Finding symmetries in an unsymmetrical world ..

Archive for September 2009

There is a phenomenon that has long puzzed the economits view of the supply and demand, and it is the Giffen Goods .

A Giffen good is termed as a good which people consume more of as price rises. If that be it, how is it  that this class of good defies the supply and demand equation ?

The existence of the phenomenon was first identified by a Victorian-era British statistician, Robert Giffen.

There are three necessary preconditions for this situation to arise:

a.The good in question must be an inferior good,

b.There must be a lack of close substitute goods, and

c. The good must constitute a substantial percentage of the buyer’s income, but not such a substantial percentage of the buyer’s income that none of the associated normal goods are consumed.

Water, Rice and other staple foods have long been said to be an example of the Giffen goods.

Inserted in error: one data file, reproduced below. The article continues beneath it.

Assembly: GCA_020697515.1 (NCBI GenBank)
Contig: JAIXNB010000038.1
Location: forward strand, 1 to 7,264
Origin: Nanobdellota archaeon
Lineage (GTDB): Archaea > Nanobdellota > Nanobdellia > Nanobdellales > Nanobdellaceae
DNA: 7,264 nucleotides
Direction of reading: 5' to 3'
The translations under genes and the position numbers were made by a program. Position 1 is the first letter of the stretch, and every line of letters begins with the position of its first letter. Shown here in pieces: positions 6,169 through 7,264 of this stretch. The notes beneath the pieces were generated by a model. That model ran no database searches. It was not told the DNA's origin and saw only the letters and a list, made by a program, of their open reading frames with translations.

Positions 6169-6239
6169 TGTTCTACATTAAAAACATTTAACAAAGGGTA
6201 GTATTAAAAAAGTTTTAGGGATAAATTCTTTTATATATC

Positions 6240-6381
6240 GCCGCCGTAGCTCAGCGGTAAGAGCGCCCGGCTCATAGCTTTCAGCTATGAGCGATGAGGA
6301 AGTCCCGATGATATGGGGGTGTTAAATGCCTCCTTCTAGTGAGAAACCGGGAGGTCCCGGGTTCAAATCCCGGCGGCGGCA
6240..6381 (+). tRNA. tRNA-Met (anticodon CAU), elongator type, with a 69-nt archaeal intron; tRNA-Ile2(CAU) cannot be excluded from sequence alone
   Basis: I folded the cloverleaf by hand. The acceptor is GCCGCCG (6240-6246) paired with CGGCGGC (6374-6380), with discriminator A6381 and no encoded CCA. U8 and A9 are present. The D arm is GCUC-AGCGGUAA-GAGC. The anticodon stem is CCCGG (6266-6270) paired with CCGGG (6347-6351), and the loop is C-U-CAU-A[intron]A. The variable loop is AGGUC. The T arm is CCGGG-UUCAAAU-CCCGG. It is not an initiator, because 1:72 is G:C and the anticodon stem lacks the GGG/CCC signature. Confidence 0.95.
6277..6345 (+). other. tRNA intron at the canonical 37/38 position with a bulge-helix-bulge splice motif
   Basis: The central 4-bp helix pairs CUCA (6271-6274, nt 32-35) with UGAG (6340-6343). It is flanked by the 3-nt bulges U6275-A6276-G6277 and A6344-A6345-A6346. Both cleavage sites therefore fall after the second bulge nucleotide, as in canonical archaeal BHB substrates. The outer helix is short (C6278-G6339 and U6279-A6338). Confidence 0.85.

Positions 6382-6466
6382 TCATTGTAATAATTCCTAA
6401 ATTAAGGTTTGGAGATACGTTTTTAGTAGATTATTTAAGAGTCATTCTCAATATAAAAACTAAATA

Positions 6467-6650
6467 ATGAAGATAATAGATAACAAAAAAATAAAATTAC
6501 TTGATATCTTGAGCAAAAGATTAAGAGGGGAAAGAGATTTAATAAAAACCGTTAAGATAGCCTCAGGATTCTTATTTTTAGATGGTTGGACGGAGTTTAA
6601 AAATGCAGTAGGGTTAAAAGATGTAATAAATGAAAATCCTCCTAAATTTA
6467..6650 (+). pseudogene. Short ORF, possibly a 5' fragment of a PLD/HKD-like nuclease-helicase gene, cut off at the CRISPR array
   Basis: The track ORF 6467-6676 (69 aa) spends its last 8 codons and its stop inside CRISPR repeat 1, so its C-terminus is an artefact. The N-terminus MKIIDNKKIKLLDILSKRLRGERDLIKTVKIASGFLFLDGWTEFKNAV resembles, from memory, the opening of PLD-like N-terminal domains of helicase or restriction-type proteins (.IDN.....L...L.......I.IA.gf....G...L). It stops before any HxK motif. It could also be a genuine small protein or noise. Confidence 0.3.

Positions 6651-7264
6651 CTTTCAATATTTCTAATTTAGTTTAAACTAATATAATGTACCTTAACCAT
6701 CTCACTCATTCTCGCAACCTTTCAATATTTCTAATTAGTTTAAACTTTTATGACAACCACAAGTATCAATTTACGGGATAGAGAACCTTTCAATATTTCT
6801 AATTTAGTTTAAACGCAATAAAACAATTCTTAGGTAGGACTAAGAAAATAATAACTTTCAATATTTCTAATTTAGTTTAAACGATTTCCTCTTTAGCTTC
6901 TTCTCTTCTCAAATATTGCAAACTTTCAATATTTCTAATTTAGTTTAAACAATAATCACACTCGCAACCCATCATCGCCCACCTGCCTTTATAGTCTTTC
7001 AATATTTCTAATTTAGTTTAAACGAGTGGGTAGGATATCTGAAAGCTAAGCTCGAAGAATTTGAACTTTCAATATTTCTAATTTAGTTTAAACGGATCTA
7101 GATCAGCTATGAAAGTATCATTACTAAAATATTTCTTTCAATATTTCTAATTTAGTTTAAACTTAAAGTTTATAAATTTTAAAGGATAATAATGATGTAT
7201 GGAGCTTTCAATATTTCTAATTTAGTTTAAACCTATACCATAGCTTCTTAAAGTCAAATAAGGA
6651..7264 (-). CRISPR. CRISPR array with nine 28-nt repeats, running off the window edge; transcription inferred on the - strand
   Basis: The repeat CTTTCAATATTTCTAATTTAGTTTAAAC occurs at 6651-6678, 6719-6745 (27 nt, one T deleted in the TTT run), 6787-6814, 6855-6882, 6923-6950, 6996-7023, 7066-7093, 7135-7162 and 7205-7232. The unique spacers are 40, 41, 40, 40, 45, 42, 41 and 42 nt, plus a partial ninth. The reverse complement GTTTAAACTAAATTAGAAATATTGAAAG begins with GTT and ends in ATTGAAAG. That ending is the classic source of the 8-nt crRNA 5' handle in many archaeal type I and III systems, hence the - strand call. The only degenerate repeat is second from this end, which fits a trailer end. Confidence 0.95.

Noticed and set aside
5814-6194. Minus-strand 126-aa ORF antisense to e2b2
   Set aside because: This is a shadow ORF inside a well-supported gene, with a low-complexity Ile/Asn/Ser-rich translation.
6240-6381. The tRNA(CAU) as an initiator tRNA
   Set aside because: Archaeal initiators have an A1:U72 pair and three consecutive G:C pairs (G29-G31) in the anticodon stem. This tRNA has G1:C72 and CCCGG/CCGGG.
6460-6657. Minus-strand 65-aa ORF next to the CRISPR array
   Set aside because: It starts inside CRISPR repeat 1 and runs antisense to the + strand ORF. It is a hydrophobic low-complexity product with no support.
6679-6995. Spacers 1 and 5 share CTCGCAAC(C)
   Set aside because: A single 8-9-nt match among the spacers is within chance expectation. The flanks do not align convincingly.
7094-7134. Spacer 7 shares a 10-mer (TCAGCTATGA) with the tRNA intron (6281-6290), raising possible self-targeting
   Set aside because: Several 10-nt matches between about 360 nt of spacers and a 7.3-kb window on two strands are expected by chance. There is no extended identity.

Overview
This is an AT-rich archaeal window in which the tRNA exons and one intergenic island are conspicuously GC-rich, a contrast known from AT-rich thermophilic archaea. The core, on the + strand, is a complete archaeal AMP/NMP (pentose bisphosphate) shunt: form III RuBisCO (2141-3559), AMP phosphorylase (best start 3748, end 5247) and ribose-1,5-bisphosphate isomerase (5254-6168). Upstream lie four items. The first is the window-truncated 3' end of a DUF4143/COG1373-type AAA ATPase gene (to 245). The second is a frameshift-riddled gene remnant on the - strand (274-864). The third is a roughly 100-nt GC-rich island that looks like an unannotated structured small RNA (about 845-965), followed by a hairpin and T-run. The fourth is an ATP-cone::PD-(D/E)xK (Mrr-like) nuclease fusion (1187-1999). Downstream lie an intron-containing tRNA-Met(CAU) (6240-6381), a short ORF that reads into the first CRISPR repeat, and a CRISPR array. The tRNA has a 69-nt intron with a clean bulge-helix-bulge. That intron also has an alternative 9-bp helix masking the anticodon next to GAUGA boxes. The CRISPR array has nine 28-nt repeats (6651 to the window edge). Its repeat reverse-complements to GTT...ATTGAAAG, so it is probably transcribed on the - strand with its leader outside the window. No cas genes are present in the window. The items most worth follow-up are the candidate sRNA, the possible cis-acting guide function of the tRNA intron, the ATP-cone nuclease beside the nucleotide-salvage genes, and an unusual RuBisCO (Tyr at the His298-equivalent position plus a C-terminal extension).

Here’s another view though :

If rice be a Giffen good , then increase in the price should increase its demand. But if for the same amount of money one can afford much luxurious Meat, why would he buy Rice ?

Is it just because Rice would still be more affordable? But even if that be it, why does the demand rice ?

Looking at it from this perspective :

I consume 4 kgs of Rice and 2 Kgs of meat in a week (Assuming these make up the substancial part of my income.

The price of rice now shoots ,and I can only afford to buy 2.5 Kgs.

But rice still being more affordable I cut down on my consumption of meat,and buy rice instead .

Here’s the trick !

If the price of a Giffen  good increases, then the supply for these “luxurious goods ” must decrease ,and they would become more affordable, as there will be more supply of it due to less consumption !

Wouldn’t they appear to be more affordable?

This is a question that is seldom ever raised in the context of the Giffen Goods.

So, the price of so called “Giffen Good” has a virtually cap, after which the demand for it, Must decrease and it will conform to the normal supply and demand curve .

So here’s my take ( Probably justifying why Giffen Goods is a less noted  phenomena) :

There should be none on the Giffen goods, the goods at best can adhere to the inelasticy of the demand curve, i.e the increase in price doesn’t change the consumption of the so perceived vital goods .

~

ek

I doubt, I think therefore I amRené Descartes


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